RE: DSM: Re: Greetings...

From: Joe Jackson (
Date: Wed Jan 16 2002 - 13:23:45 EST

Joe Jackson, a parent from Fairhaven School in Maryland.
I found it interesting that you state that "those who operate with the
impression that the students at Sudbury schools are so different from
others... are simply fooling themselves".
I work in lots of public schools each year, performing musical clinics,
and I have visited a half-dozen or so Sudbury schools. As a result, I
have formed a firm opinion that students at the public and conventional
private schools at which I have worked are *entirely* different from
students in Sudbury schools. (I _do_ think that teenagers today in all
situations are vastly underrated by adults, however.)
I find these differences manifest themselves in a variety of ways. I
find that when conventionally-schooled student are attending even a
non-mandatory class or clinic, they have a much harder time focusing
than Sudbury kids. I also find that conventionally-schooled kids often
know only how to relate to kids their age. They often have a special
way of relating to adults where they put on this mask and basically
speak a different language. I find that teens from other environments
often have a need to destroy public property or hurt people; "raise
hell" to a larger extent than the teens I've encountered from Sudbury
schools, who similarly like to have a good time, but not by messing
things and people up.
My experiences with young Sudbury students leaves me with the general
impression of people that speak with forthrightness and candor. I am
always amazed to hear them speak from the heart with no regard for the
age difference between them and I. I rarely experience this with
children from other environments.
While these are my observations, they are just that. My children attend
Fairhaven because they want to go there, they are obviously so happy
there, and because I see them learning what matters to them so much more
rapidly than I learned what mattered to me, and doing it without having
to endure the agonizing dog & pony show of trying to memorize what
matters to someone else (which is what their friends in public school
are going through right now).
In other words, my goal in supporting their decision to attend is not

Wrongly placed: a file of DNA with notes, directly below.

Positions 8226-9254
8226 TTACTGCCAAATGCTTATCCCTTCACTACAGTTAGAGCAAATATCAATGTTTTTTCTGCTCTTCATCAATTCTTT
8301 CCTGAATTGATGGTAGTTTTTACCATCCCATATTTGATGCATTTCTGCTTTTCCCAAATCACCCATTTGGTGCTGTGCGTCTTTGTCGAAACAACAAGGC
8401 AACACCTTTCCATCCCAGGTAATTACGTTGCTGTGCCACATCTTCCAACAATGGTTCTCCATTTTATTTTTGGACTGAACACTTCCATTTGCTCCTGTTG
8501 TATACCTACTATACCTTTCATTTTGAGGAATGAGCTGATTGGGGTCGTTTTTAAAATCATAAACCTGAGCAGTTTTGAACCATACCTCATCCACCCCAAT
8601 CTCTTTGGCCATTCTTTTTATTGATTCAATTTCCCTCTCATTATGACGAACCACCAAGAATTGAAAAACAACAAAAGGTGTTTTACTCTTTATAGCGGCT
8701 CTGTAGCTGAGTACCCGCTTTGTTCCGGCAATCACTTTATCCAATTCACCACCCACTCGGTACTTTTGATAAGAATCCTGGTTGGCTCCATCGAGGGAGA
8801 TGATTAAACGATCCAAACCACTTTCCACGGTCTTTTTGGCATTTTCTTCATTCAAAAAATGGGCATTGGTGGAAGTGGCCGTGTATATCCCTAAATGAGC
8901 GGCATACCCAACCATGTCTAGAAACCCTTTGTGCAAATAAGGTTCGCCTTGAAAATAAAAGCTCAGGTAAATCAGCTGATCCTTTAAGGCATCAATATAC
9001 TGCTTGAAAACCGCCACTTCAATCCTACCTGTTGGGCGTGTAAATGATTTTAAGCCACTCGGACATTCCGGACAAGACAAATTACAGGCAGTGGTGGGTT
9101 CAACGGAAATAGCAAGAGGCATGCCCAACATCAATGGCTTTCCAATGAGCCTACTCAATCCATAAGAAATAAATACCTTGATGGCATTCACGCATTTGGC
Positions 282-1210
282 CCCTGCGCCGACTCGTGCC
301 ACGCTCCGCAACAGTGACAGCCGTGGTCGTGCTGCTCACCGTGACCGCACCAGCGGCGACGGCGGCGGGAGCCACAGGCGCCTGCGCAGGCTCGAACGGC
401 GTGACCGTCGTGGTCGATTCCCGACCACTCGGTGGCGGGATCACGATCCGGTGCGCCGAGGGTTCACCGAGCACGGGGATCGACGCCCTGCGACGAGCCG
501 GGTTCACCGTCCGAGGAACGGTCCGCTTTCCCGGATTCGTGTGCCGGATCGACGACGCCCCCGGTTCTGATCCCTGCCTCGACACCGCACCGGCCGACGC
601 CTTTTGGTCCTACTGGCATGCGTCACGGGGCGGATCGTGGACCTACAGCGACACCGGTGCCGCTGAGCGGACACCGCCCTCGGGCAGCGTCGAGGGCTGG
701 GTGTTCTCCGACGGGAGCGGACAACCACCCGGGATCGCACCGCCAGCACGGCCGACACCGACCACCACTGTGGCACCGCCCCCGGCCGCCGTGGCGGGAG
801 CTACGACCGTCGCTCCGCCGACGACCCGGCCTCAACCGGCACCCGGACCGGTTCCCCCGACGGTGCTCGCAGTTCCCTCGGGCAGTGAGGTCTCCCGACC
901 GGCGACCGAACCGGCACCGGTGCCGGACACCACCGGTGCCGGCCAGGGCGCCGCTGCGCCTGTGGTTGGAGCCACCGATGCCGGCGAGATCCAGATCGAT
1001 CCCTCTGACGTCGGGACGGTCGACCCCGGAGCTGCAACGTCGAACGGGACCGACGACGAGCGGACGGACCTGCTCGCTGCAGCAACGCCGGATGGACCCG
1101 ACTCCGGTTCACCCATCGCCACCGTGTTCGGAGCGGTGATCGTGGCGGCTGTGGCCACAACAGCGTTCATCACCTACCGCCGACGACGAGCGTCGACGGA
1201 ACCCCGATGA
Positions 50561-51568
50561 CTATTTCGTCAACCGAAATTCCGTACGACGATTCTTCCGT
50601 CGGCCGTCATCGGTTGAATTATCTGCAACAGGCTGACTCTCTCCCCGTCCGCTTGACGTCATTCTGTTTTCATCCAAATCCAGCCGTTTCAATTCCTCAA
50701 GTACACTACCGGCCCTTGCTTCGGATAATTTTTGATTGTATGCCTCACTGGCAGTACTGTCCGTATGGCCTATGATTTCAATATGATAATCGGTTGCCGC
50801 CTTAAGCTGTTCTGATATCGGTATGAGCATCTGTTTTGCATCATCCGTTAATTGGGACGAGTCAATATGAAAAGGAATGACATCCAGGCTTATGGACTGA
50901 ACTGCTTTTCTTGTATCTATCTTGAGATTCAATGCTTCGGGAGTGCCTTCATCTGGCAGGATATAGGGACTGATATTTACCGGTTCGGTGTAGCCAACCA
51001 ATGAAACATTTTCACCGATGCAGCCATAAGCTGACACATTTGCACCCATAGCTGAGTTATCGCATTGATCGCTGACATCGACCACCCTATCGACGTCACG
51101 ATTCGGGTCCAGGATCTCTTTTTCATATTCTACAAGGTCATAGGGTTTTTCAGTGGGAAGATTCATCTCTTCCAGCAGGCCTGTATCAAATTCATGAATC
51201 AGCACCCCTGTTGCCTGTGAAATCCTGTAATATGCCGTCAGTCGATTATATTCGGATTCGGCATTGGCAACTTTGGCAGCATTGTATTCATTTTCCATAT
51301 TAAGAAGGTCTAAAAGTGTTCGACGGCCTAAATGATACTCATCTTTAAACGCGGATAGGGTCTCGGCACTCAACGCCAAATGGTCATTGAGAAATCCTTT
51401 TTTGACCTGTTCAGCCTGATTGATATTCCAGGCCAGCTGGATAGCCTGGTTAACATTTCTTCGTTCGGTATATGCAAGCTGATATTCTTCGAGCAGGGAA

necessarily driven by wanting them to be as obviously self-possessed,
creative and persistent as essentially every graduate of a Sudbury
school I've ever met is, but because I support and respect their
decisions and trust that they have what they need to get to where they
want in life if I can just stay right behind them, but never in the way.
But given that, I sure do notice, in general, a huge difference in my
experiences with Sudbury students and conventionally-schooled kids.
- Joe
-----Original Message-----
[] On Behalf Of
Sent: Wednesday, January 16, 2002 12:22 PM
Subject: Re: DSM: Re: Greetings...


       Thank you for your reply. To my knowledge, there is no prevalent
movement among students here that pertain to parents. That is, if it
does exist, it most certainly is not obvious to me.
       To further pursue this issue beyond your question, I believe that
there are important concepts to keep in mind when addressing the
parent/student relationship in general. I believe that students at this
school, in terms of common characteristics all teenagers (or younger
children) embody, are not unlike students in any other school. This must
be taken in context. It is in the context of, as I mentioned, common
characteristics, because it is obvious that all schools at times attract
unique individuals. Those who operate with the impression that the
students here are so different from others of their likeness, are simply
fooling themselves. Indeed, I assume that all kids feel the same
emotions at different times, and act in similar fashion every so often.
It seems likely that they would all feel rage, love, contempt, envy,
admiration, and many other feelings and emotions. I have personally
experienced some of these emotions, a! nd it seems likely that they are
extremely prevalent among all children, with little exception.
        I do understand that I am not a parent, and as a result I cannot
begin to comprehend what it is like to have a child attend Sudbury
Valley. It most certainly requires a tremendous leap of faith for all
parents, something I sense too often goes unappreciated. I would imagine
that there are parents who must feel similar. However, it seems to me
that this "leap of faith" must be self-sustaining. Though it may be hard
at times (I wouldn't know!), it seems to me that the role of parents, in
the context of the school itself, does not include attempting to effect
their child's experience or education within the confines of the Sudbury
Valley. This is a concept that is extremely evident when one understands
the baseline philosophies that Sudbury Valley operates upon.
       Again, I am not a parent. I would like to think that I take pains
to be careful on the subject. To make sure not to say things that can
only be said with validity coming from a parent, from their own
perspective. I hope I have satisfied your request for information.

-Travis W.


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